The point is, for whatever reasons, rallying together and sharing one’s time, talents and/or wealth to support common causes is in our DNA, we don't do it for tax breaks.
Eighty years after de Tocqueville remarked about this uniquely American trait, the federal government formally recognized the important role that philanthropy and non-profit organizations fill. Swamped by debt from World War I, Congress added a provision to the War Tax Revenue Act of 1917 allowing private citizens to deduct charitable contributions. This was later added to the federal tax code as Section 170:
“Contributions or gifts actually made within the year to corporations or associations organized and operated exclusively for religious, scientific or educations purposes, or societies for the prevention of cruelty to children or animals…not in excess of fifteen per centum of the taxpayer’s net income…[s]hall be allowable as deductions.”
Congress has played with the rules that govern tax-deductible contributions to charity ever since. But on Jan.1, the charitable deduction is facing its own catastrophe if we fall off the fiscal cliff. The expiration of Bush-era tax cuts plus the introduction of the 3.8% Medicare surtax under Obamacare could cause donations to non-profit organizations to be much less financially attractive to those who can theoretically afford to give the most: upper income taxpayers.
This, of course, is just one of several tax issues in limbo thanks to the political gridlock in Washington, D.C. But since most charitable contributions are made in the fourth quarter of the year, time is running out for donors who are trying to decide whether to write the check now or wait to see what happens next year. Most are not taking any chances. “We’re seeing moderate-to-high net worth individuals concerned about the deduction being taken away,” says Eileen Heisman, CEO of National Philanthropic Trust, a charity that manages more than a billion dollars in donor assets. Those who can afford it are “front-loading” their 2013 gifts by making them before this year runs out and she describes the attitude as, “Let’s take it now when we know what it will be.”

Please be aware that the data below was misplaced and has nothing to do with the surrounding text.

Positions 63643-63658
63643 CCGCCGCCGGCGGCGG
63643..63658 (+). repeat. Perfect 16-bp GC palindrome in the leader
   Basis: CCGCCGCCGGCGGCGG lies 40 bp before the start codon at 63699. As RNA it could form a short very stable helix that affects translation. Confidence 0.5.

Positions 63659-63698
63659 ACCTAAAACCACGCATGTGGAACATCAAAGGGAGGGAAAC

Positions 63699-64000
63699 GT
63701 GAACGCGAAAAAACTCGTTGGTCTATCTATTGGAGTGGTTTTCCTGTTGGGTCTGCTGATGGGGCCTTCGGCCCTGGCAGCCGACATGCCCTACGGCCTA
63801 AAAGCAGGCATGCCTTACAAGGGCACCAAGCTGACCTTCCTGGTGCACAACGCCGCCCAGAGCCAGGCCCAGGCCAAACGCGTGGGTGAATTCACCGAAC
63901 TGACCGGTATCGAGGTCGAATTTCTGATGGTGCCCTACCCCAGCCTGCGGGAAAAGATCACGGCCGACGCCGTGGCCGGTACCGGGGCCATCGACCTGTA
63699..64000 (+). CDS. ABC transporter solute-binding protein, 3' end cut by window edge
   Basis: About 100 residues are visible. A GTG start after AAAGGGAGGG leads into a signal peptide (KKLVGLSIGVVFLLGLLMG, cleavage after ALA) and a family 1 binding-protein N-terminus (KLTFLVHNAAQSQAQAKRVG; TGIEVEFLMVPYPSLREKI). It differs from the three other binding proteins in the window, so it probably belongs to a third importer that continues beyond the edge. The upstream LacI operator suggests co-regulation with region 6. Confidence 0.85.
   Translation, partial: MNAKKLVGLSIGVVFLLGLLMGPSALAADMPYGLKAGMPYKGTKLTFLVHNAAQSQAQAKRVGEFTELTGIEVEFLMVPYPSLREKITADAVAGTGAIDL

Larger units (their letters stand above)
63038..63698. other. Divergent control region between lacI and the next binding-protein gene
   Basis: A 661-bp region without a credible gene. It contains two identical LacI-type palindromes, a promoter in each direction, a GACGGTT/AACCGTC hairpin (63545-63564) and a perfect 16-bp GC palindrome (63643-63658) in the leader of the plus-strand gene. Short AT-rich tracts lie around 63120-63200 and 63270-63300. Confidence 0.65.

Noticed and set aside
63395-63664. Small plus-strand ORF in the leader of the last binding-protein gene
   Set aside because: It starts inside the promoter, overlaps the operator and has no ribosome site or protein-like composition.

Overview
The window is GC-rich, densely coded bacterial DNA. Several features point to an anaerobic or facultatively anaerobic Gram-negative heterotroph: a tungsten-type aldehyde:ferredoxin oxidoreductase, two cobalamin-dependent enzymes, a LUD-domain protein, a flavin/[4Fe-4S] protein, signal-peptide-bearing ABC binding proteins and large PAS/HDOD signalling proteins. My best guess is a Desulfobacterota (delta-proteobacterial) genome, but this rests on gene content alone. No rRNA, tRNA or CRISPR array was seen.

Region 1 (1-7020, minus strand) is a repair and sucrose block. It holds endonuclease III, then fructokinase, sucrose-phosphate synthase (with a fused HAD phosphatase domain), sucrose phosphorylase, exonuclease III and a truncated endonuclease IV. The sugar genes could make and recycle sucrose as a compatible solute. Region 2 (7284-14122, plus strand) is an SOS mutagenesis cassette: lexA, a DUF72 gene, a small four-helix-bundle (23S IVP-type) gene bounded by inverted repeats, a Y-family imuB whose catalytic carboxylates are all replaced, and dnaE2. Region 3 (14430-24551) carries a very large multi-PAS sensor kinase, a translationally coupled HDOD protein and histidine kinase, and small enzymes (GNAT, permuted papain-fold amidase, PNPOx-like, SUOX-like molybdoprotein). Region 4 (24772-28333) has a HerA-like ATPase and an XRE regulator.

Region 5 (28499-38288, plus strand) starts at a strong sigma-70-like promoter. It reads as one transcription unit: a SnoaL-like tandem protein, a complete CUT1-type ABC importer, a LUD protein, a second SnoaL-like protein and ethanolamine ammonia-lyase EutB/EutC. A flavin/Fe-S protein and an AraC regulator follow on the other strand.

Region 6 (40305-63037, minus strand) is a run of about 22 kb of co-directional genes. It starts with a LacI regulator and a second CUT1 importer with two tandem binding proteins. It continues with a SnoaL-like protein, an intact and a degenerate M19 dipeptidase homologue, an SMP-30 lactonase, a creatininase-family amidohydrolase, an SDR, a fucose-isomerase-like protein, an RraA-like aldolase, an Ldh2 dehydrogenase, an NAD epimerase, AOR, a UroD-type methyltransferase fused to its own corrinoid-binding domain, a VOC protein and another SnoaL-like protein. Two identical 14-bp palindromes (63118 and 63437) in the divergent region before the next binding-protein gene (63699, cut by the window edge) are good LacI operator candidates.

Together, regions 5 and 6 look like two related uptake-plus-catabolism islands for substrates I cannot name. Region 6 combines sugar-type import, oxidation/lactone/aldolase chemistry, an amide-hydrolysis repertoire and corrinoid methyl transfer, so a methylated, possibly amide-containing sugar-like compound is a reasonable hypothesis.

The difference can be significant. Take the case of a married couple in the (2012) top tax bracket of 35% who want to give $100,000 to help fund research into autism. If they make their donation by Dec, 31, their generosity will reduce their 2012 federal income tax bill by $35,000.
Next year, thanks to the reversion to a top income tax rate of 39.6% plus the 3.8% Medicare surtax this couple will likely face a tax rate of 43.4%- 8.4% higher. This means a potentially bigger tax break of $43,400. Another thing to consider is that if they make the donation today, they lose the possibility of earning a return on their $100,000 over the next year.